Between the Lines: Jim Hines, Libriomancer

Jul 22, 2016

Jim C. Hines
Credit Courtesy Jim Hines

Librarians are magic. Any bookworm or someone with a well-worn and tattered library card knows that. And Michigan author Jim C. Hines knows it better than most, having created Isaac Vainio, a character who is a librarian and a magician. He's a "libriomancer" who can literally pull magical beings into the world from the written word.


“Isaac Vainio is a libriomancer from Michigan’s Upper Peninsula,” Hines says. “At the start of the "Magic ex Libris" series, he's gotten himself into trouble and has been put into a kind of magical time-out. Over the course of the series, various magical things get loose— well, I don’t want to spoil that!”

Hines is the author of twelve fantasy novels, including the "Magic ex Libris" series, the "Princess" series of fairy tale retellings, the humorous "Goblin Quest" trilogy, and the Fable Legends tie-in Blood of Heroes. He’s won the 2012 Hugo Award for Best Fan Writer. Hines’ newest book is Revisionary, the fourth book in the "Magic ex Libris" series (DAW, February 2016).

Hines says Revisionary takes a different turn from most fantasy books: “So many urban fantasy books and series have the assumption that magic exists but it’s a secret. I look around at how well we as a species keep secrets—and I have a really hard time believing we would be able to hide this. We’re not that good. Over the course of the four 'Magic ex Libris' books, the secret starts to come out.”

Credit DAW Books

With his ability to pull what he needs from books, Isaac Vainio, the librarian, borrows from Star Trek, the Narnia books, Hitchhiker’s Guide to the Galaxy, and others. How fun is that?

But Hines does more than just play with magic and create fascinating worlds. He brings in contemporary issues like sexism and turns them on their head. Sometimes he even has a bit of fun with them. To illustrate the misogyny of many fantasy and science fiction book covers featuring scantily-clad women in impossible positions, Hines asked his wife photograph parodies, posing himself in the place of the women. The result, one of his most popular blog posts, can be seen on his website and in calendars he creates as fundraisers.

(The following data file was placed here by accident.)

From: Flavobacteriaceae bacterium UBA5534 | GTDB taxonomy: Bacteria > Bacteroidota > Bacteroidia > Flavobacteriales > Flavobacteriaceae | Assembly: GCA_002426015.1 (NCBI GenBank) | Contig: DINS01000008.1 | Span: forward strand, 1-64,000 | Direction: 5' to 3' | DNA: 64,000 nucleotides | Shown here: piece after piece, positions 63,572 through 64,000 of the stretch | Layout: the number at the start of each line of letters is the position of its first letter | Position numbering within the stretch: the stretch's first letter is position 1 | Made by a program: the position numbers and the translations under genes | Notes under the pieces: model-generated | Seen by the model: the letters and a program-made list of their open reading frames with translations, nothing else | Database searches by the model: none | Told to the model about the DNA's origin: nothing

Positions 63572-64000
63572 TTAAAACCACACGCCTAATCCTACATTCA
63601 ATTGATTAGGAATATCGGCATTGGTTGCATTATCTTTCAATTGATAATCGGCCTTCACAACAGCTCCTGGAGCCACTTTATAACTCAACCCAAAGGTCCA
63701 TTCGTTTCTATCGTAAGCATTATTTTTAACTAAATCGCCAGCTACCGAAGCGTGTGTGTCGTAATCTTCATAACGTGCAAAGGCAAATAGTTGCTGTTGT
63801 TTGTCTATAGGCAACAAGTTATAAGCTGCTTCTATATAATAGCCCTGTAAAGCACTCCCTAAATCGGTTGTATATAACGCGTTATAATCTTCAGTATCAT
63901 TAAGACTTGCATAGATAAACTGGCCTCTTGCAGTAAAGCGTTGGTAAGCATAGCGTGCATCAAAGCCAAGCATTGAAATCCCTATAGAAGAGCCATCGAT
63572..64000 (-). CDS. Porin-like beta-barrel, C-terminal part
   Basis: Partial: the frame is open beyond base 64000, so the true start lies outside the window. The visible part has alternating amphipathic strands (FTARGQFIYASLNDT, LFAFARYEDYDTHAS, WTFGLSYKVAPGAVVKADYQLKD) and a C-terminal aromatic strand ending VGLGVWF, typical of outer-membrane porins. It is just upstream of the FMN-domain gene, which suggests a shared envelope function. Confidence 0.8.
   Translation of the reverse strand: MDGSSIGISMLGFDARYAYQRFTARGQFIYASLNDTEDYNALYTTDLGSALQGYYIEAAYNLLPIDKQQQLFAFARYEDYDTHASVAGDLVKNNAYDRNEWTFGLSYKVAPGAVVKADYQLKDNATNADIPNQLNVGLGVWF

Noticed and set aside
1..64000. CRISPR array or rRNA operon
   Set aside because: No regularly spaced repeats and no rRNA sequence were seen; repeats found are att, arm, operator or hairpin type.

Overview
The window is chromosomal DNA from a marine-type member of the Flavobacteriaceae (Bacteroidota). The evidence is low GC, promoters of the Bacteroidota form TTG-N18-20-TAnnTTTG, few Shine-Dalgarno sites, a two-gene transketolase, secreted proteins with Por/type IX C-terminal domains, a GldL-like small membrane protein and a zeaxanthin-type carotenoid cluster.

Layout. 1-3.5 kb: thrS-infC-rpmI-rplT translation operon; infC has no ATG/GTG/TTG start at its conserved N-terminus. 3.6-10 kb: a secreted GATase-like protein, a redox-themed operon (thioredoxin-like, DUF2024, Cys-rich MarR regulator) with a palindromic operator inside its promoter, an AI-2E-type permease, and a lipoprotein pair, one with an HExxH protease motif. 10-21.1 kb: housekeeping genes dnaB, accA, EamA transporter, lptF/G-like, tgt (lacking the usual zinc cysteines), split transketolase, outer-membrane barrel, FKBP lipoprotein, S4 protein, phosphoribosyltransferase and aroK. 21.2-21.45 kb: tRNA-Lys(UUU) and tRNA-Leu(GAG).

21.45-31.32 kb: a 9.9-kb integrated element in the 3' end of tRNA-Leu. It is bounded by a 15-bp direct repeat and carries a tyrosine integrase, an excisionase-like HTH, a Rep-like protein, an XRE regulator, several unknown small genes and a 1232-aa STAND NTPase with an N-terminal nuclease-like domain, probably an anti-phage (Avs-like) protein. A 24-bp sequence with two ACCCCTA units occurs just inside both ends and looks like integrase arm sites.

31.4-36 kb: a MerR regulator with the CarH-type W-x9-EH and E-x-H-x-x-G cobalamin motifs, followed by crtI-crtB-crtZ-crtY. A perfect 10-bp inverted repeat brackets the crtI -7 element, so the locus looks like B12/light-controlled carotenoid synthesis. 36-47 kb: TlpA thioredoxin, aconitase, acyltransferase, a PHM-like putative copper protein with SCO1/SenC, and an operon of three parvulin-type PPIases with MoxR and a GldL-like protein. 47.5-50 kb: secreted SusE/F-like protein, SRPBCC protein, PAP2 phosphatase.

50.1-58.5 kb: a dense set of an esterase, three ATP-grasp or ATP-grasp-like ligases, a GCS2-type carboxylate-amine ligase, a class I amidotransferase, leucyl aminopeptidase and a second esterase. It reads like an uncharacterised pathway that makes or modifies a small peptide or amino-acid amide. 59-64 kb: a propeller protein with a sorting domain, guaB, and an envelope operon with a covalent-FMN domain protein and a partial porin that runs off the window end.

He also deals with issues seriously, while maintaing a sense of humor. Hines wrote his "Princess" series of fairy tale retellings in part to show his daughter that girls have many options other than hanging onto the arm of Prince Charming.

“I grew up in this culture with stereotypes and assumptions and beliefs that got ingrained in my head that I’m continuing to try to be aware of and clean up,” Hines says. “In the 'Princess' series, it’s more than putting in that one token strong female character. I do have a daughter, and she was going through that fairy tale princess phase. I wasn’t going to tell her no, you can’t watch Disney, you can’t watch those Barbie movies. But I wanted to put more stories out there where the princesses were the heroes of their own stories.”

To Hines’ surprise, he got “a little pushback on those books.” “I got reviews and comments that said, Jim! You didn’t write in any male characters! And I sat there, thinking, 'Gosh, gee. I wonder what that must feel like.'”

Hines says more diversity and inclusion can only help the fantasy genre. He's interested in bringing in more readers of all kinds.

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